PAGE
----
Friday, March 28, 2008

Iona, Stonehenge, Glastonbury, Tintagel and Shapwick, Magical Places

I've been busy all week writing about Magical Places for the paranormal_workshop group. The places are magical to me and may be to some of you who have visited the Holy Isle, Iona, on the west coast of Scotland. It's history as a Christian community stretches back to approximately 560 AD when an Irish monk, Colum Cille arrived with a group of monks to found a monastery and spread Christianity to the heathen Scots but they had to rid the island of sun worshipers, Druids and the like. Colum Cille became Saint Columba and his work flourished. After his death the Vikings raided the island, murdering and pillaging but eventually the island became peaceful and once again, a small monastery flourished and grew. In the fifteenth century a group of Augustinian nuns found a nunnery on the island. The ruins are there. A wonderfully peaceful place to sit and think.

Google, Iona and after you've visited the great abbey click on Nunnery. A neat piece of software will take you over the ruin. Stop at a wall for a few minutes. I sat there on a summery day on our last visit. Magical.

My imaginary journey turned south to Wessex, the ancient kingdom. My first stop was at Stonehenge. Always a breathtaking moment. In his book, Stonehenge decoded Gerald S. Hawkins, writes. "In all the world there is nothing quite like the gaunt ruin which Henry James said 'stands as lonely in history as it does on the great plain.' Immense and still, it seems beyond man, beyond mortality." As I stood gazing at that gaunt ruin I could sense its strength. Stonehenge is surely a man-made miracle. Legends and myths surround it but it wasn't the wave of Merlin's hand that built the monument it was the vision of the men who studied the heavens and precisely designed the gigantic stones in a great circle. For worship? Sacrifice? For divining the right time to sow? The right time to mow? To announce an eclipse? The silent builders left no written record only their monument for posterity to wander at.

We journeyed to Glastonbury and it's magnificent ruin and the stories of King Arthur linked to the site. He and his queen are allegedly buried there. Once upon a time Glastonbury Abbey was one of the richest abbey's in the kingdom but it suffered the fate of all abbeys and convents when Henry VIII wanted a divorce to marry a new love and the Pope would not grand his wish. So Henry, (how pleasant to be a powerful, popular king) cut his kingdom adrift from Rome and made himself head of the church in England. He dissolved the abbeys and in kingly fashion, stole (gathered?) the abbeys treasure and made it his own. One after the other the abbeys collapsed. Only ruins remain to remind us of the magnificent buildings and to remember the thousands of worshipers who prayed there. Their spirits linger if we take time to stop and listen.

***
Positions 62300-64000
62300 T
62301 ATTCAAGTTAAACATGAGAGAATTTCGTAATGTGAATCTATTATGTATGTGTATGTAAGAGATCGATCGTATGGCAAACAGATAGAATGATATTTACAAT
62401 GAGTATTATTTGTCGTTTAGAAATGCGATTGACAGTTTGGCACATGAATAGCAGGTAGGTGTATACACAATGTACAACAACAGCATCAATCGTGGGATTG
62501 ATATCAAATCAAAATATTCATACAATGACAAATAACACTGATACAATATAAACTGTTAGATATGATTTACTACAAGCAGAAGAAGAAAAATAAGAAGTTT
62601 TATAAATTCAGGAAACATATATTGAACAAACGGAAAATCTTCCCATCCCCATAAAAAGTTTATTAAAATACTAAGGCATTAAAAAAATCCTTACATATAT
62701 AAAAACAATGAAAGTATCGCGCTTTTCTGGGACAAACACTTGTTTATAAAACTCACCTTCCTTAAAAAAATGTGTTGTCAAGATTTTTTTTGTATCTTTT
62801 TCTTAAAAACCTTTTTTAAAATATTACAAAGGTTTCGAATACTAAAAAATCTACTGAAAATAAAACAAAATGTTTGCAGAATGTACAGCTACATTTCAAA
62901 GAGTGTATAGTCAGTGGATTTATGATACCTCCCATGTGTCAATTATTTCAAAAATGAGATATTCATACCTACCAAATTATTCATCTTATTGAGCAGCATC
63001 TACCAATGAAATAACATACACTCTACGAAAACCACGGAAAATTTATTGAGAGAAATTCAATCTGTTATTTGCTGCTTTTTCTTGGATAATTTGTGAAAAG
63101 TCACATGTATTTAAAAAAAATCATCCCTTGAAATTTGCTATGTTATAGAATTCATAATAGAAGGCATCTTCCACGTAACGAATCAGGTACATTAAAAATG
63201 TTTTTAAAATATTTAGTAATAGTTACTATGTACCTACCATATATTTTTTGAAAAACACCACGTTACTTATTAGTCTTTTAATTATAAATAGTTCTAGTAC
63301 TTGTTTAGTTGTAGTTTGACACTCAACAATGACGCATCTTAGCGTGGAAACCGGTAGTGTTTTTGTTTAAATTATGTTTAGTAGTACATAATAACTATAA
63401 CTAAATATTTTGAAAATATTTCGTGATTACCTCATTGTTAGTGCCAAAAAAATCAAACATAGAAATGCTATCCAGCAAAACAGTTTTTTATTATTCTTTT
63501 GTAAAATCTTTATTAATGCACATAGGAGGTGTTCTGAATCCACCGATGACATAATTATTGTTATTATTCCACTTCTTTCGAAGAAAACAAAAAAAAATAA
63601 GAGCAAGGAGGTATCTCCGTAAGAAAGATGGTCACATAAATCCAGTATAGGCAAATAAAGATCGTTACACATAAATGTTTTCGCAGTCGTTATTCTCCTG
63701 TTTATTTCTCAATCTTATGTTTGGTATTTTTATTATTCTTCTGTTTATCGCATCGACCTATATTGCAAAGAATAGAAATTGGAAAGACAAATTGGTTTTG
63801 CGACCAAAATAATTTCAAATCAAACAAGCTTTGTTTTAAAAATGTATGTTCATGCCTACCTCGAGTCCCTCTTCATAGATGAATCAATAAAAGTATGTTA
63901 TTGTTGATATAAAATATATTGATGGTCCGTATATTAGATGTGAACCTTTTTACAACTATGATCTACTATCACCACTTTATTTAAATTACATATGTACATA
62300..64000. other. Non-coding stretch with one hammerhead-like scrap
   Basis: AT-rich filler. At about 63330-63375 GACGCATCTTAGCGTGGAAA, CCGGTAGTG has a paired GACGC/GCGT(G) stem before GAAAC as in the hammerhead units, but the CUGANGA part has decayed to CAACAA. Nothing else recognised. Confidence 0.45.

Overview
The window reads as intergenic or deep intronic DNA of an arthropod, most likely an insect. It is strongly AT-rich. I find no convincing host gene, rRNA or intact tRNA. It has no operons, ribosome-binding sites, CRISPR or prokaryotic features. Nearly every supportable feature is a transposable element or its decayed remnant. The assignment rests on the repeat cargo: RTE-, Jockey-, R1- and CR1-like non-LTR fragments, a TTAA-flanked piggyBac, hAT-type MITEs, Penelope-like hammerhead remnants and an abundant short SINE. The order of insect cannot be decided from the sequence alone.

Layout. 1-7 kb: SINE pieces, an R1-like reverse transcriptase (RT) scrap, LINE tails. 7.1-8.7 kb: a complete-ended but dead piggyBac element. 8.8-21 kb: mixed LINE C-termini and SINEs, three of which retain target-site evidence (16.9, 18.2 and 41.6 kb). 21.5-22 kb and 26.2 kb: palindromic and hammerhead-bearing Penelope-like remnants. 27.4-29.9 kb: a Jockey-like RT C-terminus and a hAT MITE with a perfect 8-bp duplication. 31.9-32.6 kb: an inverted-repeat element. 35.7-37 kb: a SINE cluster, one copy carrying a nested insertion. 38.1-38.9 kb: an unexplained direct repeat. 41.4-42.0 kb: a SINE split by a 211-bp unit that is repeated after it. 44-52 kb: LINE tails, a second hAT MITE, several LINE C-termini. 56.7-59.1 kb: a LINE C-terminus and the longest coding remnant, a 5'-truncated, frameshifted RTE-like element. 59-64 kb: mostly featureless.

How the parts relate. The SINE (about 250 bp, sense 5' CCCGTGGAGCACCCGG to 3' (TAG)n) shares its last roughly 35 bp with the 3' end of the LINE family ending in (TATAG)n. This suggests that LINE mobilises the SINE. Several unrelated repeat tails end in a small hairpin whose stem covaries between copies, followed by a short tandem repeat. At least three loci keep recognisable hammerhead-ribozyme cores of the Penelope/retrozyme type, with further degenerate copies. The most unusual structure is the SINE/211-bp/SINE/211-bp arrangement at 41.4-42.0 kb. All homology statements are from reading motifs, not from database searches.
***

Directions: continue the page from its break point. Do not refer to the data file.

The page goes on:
I think I'll leave stop my journey before embarking on a trip to Tintagel and Shapwick where six ley lines intersect. Those mysterious ley lines fascinated me when I heard about them but I'll write about them another day if readers of my blog are interested.

This is my PR time to promote my books, all published in e-book format by Cerridwen Press. To read excerpts, drop by my web site,


Sunday, March 23, 2008

Idling through Memory Lane with recipes

After a frantic search for my sister's recipe for chocolate cake I found it tucked in one of my recipe note books and I made the cake. It is delicious. As I flipped pages, picked up loose recipes showering down on the floor I almost lost heart but soldiered on until Edna's recipe turned up. It's on a 5x3 card, covered in ancient chocolate stains but readable.

I found recipes with names and dates on them. The past lives on. "Goulash Soup from my daughter-in-law, Alana, Cold Lake, Alberta. 1987, Chicken Huntingdon, Bonnie Bean, Toronto, November 1987, Baked Chicken with Mustard, Mary Gray, Victoria, 1990. Potatoes Romanoff from my cousin Gladys, who has since died of breast cancer. Welsh Cakes, Joan Moody, Victoria,1989. Oven BBQ'd Chicken, Chris Morton, Toronto, 1985, died of breast cancer. Baked Herbed Chicken, Helen Goodchild, July, 200. Balsamic Vinaigrette, my daughter, Lesley, March 1998. And many more.

My ancient copy of The Joy of Cooking is bound together with tape. The pages most used, once upon a time, are splattered with this and that - the recipes are for cakes and cookies much loved by our two children. I refer to The Joy often. Not for cakes and cookies but for its classic recipes. And what does this have to do with writing and me as an author intent on selling my books? Nothing really. I was enchanted with coming across so many old friends and remember with an aching sadness those who are no longer here. Thanks for the recipes, Gladys, Chris and Lesley.

I'm posting the cover for my next release, Ring Around The Moon. Order it from Cerridwen Press on April 8. It's a time travel with a difference. Visit my web site for information about my other books from Cerridwen Press. A Very Difficult Man, Isabelle's Diary and Isabelle's Story.

P.S. If you want my sister's chocolate cake recipe, leave a comment on my blog and you shall have it


Saturday, March 15, 2008

The Ides of March

"Beware the ides of March," so spoke the soothsayer to Caesar. March 15 and I am reminded of the warning given Caesar. Nothing would do but I find my complete works of Shakespeare and begin reading Will's play, Julius Caesar. As I read it the cadence of the words acted on my copy-cat brain and I spoke inside my head in the manner of Shakespeare. "You have much to do, Anita, much to do and you must not tarry over wordy pages lest you fall behind in your designated tasks."